But Daniels thought about teammates he’d leave behind. He thought about Golson, who could use an old friend to throw to upon his return in the fall.
“Come back, become one of the top receivers in the nation and see how it goes after that,” Daniels said.
Golson and Daniels will need each other for that to happen. They already need each other. Golson and Daniels haven’t worked out together much recently but often discuss offense and “visualize plays” together, Daniels said. The two have also talked about coping with public dishonor (Rules No. 1-5: Stay off Twitter).
Daniels stayed with Golson in South Bend last weekend. The absence of Golson, who told Sports Illustrated he missed fall semester for cheating, thrust backup Tommy Rees into the huddle for a 9-4 season -- a hangover of sorts from the 2012-13 title game run. With Jones and tight end Troy Niklas gone, Daniels will be Golson's primary option.
In a broader context, Daniels is a talented athlete asked to pass classes at a prestigious top-20 college while playing football.
This happens all over the country. That doesn’t mean the transition is seamless for a guy who admits Notre Dame “is definitely tougher for me.”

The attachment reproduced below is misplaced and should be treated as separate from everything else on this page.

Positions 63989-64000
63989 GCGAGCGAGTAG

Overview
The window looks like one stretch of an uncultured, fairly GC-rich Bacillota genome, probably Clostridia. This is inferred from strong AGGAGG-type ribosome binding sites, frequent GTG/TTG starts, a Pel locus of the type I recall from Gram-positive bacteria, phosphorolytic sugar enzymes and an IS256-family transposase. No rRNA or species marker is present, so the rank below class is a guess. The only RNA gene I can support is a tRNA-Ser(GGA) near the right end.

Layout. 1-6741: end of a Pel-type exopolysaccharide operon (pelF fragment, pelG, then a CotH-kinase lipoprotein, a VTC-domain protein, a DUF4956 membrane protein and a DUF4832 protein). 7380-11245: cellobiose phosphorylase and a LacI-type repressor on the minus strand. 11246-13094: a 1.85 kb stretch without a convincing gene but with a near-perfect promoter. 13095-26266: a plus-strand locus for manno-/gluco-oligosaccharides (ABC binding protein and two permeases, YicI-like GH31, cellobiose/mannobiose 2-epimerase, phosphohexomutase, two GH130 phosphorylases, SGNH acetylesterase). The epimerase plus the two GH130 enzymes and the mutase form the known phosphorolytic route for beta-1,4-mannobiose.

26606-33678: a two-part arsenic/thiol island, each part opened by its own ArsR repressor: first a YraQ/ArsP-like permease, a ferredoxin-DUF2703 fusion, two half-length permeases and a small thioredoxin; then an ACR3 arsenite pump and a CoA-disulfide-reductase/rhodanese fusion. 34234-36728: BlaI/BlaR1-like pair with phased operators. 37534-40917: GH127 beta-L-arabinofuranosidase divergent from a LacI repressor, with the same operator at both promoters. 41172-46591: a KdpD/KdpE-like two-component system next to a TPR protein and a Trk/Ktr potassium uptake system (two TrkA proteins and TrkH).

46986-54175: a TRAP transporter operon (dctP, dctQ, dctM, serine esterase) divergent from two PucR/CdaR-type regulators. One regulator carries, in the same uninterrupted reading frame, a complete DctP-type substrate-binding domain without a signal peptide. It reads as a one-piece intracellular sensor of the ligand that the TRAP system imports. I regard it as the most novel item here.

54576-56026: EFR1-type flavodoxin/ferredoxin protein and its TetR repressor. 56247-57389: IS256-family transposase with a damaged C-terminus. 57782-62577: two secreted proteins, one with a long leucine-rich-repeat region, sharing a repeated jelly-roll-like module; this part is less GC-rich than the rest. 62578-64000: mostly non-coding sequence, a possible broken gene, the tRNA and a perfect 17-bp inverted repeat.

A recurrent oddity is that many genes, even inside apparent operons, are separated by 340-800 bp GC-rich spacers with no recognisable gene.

“We all know Notre Dame is a hard school, especially for an athlete,” Daniels said.
Daniels isn’t categorizing all athletes as academic slacks; He’s saying deep class loads and deep playbooks require deep breaths.
The role of scholarship athletes is a national story thanks to Northwestern players looking to unionize. Former Wildcats quarterback Kain Colter told a National Labor Relations Board last week playing college football is a job that requires 50-to-60 hours per week.
Daniels wants his sociology degree and can graduate by next spring. But he knows firsthand: Notre Dame isn’t propping top athletes with questionable grades.
He understands when athletes get overwhelmed. It happened to him.
“It’s definitely something you never get used to because (the schedule) changes every year depending on your situation,” Daniels said. “They are definitely strict about all that stuff.”
But it can be done.
“You can’t really let up at any time. That’s what makes Notre Dame special,” Daniels said. “It definitely teaches you values that I don’t think you would get anywhere else.”
Daniels wants to embrace those values. He says he’s been “laissez-faire” with off-field behavior for too long.
He also wants to be a team leader again, which he believes will happen, some day.
“Because of the way I’m going to come out of this,” Daniels said. “I’m going to come back bigger, better, faster, stronger than I was before.”